Sixty degrees of separation in Shetland
The long days of summer are the perfect time to enjoy these high-latitude islands, says Nick Bruno
Saturday 22 June 2013
It's gone midnight and an eerie half-light backdrops the hulking outline of the Broch of Mousa, an Iron Age tower. Eyes adjust to bird shapes darting all around us. One briefly brushes my leg before disappearing into the stone recess of its broch burrow. The storm petrels' relentless churring – beckoning their mates back from a feeding foray – pulses from the ancient stone walls.
This boat trip runs at dusk, to the tiny island of Mousa, a mile or so off the east coast of Mainland, the main island of Shetland. It's one of the highlights of the simmer dim – the twilight hours that linger here at 60 degrees north at this time of year. Yesterday, the longest of the year, saw sunrise at 3.39am and sunset at 10.34pm. While the sun only dips briefly for a few hours below the western horizon, twilight remains.
My trip begins at Sandsayre Pier. A birthday party from nearby Bigton arrives, bantering in Shetland dialect. Tourists and camouflaged twitchers fiddle with binoculars before the crew ushers all 50-odd of us onboard. It's a 15-minute crossing to the small isle, just 1.5 miles long and around one mile at its widest. Uninhabited since the 19th century, Mousa is now an RSPB reserve harbouring significant bird populations including fulmar, shag, ringed plover, Arctic tern, black guillemot, Arctic and great skua.
From the jetty, groups set out towards Britain's finest surviving broch. At 43ft high and 49ft in diameter at the base, the 2,000-year-old, lichen encrusted Broch of Mousa has real cliff-top presence. Entering through the low doorway its thick walls and intramural spiral staircase attest to the skill of its construction. Mousa is cited as a defensive stronghold and lovers' hideout in the Orkneyinga saga, written around 1230. Norse and subsequent settlers made alterations but it's stood sturdy while some 120 brochs across Shetland diminished, including Mousa's sister fort over the Sound at Burraland. Guided by torchlight we climb the craggy stairs to the summit walkway.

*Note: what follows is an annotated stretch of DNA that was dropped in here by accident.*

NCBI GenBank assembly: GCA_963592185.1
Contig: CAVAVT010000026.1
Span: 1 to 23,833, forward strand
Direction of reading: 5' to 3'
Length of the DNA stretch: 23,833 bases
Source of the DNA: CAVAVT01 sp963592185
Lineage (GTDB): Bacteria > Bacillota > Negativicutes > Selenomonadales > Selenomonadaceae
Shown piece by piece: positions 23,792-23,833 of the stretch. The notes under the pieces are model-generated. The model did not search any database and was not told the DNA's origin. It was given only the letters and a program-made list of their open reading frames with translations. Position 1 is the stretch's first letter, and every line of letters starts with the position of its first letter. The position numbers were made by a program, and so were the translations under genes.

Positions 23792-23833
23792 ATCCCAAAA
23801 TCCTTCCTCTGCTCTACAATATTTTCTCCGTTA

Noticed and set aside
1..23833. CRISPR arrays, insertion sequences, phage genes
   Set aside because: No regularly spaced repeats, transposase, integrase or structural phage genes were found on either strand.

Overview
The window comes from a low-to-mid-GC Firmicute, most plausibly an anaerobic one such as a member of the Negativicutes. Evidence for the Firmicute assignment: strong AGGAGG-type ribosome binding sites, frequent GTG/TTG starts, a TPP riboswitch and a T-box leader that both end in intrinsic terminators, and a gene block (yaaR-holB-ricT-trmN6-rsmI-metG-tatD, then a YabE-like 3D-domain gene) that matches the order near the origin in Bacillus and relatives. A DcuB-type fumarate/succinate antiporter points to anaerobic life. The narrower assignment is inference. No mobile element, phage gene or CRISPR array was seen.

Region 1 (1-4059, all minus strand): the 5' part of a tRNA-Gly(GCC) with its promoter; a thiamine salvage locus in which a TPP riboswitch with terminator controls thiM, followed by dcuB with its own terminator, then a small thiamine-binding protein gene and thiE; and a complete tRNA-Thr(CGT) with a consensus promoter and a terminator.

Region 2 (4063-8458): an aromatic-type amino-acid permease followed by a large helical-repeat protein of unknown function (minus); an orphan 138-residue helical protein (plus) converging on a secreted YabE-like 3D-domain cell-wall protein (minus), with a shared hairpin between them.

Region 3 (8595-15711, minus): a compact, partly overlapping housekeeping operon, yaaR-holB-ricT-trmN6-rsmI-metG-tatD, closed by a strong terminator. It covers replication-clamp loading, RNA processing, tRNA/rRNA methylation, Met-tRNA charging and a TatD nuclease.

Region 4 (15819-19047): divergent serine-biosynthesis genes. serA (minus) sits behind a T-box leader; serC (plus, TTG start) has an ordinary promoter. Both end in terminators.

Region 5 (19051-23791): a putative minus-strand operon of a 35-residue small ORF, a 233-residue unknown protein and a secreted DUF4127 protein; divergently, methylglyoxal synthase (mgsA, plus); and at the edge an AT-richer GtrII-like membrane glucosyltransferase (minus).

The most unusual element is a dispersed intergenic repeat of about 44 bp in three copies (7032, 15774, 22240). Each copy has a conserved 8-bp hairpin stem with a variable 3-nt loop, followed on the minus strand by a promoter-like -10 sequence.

Storm petrels (known as alamooties in Shetland) return from feeding at sea, circling bat-like in the demi-night to evade predators. Helen Moncrieff of RSPB describes how these smallest of seabirds pair up for life: sharing epic migrations, foraging and egg-warming duties. Come September, they will begin to fly south to the fertile waters off South Africa and Namibia. Mousa is home to around 11,800 breeding pairs: 40 per cent of the UK population. With ears close to a stone burrow we listen. It's a sound reminiscent of skin friction across a balloon's surface, or as naturalist Bobby Tulloch described, like "a fairy being sick". Rivalling the storm petrel for weird noise is the "drumming" or "bleating" snipe: its tail-feather-vibrating ditty reminds me of a sci-fi sound-effect cue.
The Bigton crowd pops open some bubbly and we wash down some birthday cake while watching the midnight show. From the broch, a torch-lit procession of small groups tiptoes over rock and bog back to the boat. Light beams and knees wobble along the route. An ethereal glow illuminates lunar flagstones.